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Politics as Unusual
He's McShuganah over McCain.
Well, maybe not McShuganah, maybe he's overwhelmed about him, well, maybe not exactly overwhelmed, maybe a little happy ...
But make no mistake: His stump speech is no ode to Obama.
The erstwhile rabbi, whose congregation segued successfully into comedy clubs and whose oft-combustible comments have cornered hypocrites from Broadway to Hollywood, has lately taken to castigate those he considers boobs on YouTube.
His post of a potshot at Sarah Silverman over her own video coaxing kids to travel to Florida to nudge their bubbas and zap their zaydes into voting for Obama is a big "Oh, No!" from Mason.
It's a tale of two citizens, each giving followers and foes the dickens: Coming in from the left, saucy Silverman brings the Big Schlep; from the right, the mordant Mason delivers the Big Schlump.
A contrast of upper scale and Catskills, Silverman-Mason is a Jewish Hatfield-McCoy for the mirth-set. Which is more adorable -- the dimpled Silverman or the Kewpie doll windup wiz that is Mason -- may be open to debate depending on their fans.
No debate here, says Mason; it's nothing personal against the 38-year-old silver bullet-shooting Silverman. "I have nothing against her, she's a bright girl. I've never met her; I'm sure she's nice."
Nice try, Jackie. Now let's hear the good stuff: "But for her to imply that grandchildren should go to Florida and convince their grandparents to vote for Obama ... that's implying that Jews are all racist, like old Jews don't know that a black person is a human being, that they're not smart enough to make up their own minds."
Nobody does dis better than Jackie: "If he were white, would they go to convince them to vote for a turkey? It's a disgusting thing to say that these old Jews who helped blacks in the ['60s], who started the NAACP, who did more things for the civil-rights movement ... that these old Jews have to be told to vote for Obama."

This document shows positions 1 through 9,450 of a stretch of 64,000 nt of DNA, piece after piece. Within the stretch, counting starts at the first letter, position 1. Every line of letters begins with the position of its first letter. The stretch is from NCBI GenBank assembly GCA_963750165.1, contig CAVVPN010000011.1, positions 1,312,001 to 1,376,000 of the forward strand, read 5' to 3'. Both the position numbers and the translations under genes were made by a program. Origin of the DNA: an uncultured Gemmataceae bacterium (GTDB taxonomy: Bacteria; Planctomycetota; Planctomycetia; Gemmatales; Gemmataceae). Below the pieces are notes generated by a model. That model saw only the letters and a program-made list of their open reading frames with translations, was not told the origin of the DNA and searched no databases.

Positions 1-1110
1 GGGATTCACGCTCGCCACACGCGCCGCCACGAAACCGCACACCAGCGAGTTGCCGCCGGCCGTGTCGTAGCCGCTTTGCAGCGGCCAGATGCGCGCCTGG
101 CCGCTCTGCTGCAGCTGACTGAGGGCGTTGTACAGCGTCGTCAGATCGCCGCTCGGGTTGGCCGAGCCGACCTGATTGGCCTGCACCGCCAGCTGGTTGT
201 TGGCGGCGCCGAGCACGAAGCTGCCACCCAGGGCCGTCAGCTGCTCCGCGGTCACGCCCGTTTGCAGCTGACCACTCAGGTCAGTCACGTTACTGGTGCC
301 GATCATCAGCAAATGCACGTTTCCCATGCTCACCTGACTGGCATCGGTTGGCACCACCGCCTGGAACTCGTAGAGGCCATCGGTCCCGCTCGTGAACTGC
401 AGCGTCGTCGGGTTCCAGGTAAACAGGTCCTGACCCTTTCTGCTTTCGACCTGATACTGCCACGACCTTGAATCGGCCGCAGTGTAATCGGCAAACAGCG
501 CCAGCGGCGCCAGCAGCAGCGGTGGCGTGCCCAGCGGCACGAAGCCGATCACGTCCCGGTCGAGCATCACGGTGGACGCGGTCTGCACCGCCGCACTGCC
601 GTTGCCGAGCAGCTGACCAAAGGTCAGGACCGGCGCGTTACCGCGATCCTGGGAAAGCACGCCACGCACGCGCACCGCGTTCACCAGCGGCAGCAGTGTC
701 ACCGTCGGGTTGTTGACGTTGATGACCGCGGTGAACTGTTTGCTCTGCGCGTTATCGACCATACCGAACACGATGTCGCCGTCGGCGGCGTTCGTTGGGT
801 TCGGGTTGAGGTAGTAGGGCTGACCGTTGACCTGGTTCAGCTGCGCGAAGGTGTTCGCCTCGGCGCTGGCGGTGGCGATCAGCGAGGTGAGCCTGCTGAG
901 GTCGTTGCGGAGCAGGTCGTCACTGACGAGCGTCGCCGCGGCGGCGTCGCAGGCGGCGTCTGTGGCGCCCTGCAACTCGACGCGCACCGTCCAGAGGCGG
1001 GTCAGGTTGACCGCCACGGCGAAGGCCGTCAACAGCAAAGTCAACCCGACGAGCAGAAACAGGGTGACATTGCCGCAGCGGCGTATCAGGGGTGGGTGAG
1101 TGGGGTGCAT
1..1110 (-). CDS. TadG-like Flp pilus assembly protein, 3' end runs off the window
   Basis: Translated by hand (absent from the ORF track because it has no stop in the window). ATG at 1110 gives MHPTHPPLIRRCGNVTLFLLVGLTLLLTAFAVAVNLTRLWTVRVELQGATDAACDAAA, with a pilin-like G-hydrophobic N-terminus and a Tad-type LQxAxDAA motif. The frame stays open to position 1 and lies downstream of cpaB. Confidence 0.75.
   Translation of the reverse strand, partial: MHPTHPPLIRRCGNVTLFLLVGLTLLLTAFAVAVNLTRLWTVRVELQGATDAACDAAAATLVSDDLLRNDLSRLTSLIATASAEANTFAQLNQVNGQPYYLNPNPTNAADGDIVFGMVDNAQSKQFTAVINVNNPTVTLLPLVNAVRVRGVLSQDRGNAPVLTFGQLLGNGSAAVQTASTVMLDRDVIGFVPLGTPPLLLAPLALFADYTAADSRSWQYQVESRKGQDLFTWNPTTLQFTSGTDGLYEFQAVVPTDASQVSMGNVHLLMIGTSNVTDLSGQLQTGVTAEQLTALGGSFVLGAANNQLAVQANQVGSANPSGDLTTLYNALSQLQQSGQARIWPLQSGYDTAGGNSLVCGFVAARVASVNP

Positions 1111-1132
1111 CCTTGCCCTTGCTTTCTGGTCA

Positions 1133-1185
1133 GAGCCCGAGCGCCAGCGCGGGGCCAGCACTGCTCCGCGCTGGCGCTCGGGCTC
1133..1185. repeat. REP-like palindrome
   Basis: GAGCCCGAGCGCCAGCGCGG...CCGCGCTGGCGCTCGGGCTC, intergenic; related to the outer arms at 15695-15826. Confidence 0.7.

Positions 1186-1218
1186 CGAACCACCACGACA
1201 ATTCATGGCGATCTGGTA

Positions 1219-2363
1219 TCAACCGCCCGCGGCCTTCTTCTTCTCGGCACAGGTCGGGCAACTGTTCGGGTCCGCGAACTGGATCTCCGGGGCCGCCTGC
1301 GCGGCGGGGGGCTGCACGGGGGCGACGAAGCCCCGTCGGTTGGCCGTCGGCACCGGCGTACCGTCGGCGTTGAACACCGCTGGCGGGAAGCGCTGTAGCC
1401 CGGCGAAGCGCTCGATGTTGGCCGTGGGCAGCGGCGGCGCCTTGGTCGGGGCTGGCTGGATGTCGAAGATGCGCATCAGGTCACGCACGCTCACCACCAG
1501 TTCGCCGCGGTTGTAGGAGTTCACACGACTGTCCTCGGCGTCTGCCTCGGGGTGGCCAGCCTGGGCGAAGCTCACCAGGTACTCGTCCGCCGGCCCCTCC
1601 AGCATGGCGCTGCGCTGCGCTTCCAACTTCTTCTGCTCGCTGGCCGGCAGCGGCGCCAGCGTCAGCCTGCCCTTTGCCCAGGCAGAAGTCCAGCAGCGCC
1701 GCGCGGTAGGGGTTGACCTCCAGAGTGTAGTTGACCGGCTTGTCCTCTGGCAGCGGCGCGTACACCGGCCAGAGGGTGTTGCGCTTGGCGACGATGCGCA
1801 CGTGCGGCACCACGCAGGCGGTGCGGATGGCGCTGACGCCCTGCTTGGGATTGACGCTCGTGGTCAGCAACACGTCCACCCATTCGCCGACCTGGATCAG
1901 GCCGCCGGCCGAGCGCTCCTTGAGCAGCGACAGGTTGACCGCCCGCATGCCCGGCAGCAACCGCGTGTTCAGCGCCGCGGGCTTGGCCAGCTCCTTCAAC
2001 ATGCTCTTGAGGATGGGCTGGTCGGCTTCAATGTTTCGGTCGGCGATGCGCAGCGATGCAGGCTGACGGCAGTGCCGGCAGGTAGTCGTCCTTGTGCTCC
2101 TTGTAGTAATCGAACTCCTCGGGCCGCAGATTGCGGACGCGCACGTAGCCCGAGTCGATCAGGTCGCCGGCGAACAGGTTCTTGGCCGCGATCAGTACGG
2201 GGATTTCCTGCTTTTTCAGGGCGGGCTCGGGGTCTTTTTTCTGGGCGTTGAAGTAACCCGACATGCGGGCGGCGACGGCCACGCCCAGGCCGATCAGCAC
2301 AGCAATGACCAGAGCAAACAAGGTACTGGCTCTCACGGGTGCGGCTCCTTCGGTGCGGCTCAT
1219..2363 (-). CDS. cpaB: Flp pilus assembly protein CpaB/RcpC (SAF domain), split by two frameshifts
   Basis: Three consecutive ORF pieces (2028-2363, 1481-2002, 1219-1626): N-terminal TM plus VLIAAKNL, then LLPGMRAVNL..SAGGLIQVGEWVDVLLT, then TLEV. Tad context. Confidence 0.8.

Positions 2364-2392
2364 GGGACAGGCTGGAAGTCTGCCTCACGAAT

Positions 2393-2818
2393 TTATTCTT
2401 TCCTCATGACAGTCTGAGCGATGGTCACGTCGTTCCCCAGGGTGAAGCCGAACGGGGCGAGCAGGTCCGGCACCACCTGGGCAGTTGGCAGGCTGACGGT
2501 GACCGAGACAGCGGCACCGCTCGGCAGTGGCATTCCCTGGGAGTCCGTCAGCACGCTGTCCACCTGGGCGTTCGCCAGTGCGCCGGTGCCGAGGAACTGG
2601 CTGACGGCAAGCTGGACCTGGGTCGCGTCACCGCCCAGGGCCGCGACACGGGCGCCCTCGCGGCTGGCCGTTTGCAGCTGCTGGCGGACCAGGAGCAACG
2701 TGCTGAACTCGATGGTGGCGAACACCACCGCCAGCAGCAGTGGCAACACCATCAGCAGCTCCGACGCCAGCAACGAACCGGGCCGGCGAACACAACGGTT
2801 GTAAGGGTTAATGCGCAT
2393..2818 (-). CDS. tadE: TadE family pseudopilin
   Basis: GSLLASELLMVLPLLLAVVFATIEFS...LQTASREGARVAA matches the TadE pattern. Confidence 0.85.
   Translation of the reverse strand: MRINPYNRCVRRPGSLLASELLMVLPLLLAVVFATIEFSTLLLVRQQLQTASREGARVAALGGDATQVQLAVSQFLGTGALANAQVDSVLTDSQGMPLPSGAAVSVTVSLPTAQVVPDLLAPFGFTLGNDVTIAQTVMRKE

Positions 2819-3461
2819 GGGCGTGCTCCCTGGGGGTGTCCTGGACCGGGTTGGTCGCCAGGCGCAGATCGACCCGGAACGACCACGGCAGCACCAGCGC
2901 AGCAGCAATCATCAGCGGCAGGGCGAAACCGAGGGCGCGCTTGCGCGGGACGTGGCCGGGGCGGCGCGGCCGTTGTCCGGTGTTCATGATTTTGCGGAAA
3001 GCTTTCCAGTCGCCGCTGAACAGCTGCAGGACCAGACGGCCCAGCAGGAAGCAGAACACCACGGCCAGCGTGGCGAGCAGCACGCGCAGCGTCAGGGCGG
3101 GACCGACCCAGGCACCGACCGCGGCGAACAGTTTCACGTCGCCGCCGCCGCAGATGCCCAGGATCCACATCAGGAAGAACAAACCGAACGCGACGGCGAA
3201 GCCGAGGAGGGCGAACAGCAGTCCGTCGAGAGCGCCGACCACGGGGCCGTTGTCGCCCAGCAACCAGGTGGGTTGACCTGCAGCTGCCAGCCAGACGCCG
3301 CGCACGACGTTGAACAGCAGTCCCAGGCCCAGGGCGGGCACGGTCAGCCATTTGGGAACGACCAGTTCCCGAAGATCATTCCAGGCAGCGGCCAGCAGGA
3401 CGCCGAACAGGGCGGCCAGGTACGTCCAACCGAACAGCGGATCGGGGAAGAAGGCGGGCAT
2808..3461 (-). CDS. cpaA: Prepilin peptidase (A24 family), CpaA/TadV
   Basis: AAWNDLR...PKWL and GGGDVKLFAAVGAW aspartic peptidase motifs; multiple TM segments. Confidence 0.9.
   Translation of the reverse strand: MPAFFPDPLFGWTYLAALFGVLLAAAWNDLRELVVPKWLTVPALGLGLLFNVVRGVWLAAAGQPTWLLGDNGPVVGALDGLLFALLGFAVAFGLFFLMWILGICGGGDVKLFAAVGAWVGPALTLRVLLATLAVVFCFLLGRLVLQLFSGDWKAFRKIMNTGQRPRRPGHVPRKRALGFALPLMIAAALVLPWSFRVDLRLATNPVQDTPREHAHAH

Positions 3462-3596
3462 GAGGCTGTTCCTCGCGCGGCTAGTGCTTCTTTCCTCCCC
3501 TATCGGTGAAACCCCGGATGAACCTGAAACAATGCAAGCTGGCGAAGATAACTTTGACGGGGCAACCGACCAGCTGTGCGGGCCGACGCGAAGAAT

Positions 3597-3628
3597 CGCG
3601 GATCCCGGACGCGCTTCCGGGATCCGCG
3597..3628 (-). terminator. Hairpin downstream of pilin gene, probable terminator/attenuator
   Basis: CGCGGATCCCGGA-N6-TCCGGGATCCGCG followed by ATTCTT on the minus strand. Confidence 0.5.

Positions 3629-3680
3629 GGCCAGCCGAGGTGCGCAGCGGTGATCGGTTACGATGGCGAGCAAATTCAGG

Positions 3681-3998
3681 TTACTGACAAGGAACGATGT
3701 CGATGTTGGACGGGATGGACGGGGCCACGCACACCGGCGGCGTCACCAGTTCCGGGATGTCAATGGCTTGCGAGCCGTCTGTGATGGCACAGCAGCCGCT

Family feud among fiery Jewish comics? "If my own mother called and told me what [Silverman's] saying, I would say the same thing!"
All done in that singsong voice which has been, if not sweet music, at least fortissimo fillips so familiar to Jackie acolytes.
Ageless ... Priceless
After all, at 72, the same age as McCain, no one's about to tell him this is no country for old men. Doesn't matter. "I never saw the movie."
What he saws into is hype and hypocrisy. The nice Jewish boy, born Yacov Moshe Maza in Sheboygan, Wis., goes "boing!" at political correctness gone crazy. Indeed, one of his multiple award-winning Broadway shows places "Political Incorrectness" on-stage front and center and invites phonies to phone-in their self-flagellations.
That would be a myth-take, taking on the man who savages what he perceives as society's asymmetrical tilt to the left. And Mason's latest effort, also direct from Broadway, is the ultimate in Jackie japes: "Ultimate Jew" sends heads and headlines spinning as the caustic comedian gets set to seize the Keswick Theatre stage for his seismic send-ups the evening of Nov. 15.
A one-man show with a thousand takes on idiots mistaken for idols, "Ultimate Jew" is Jew-jitsu as martial comic art.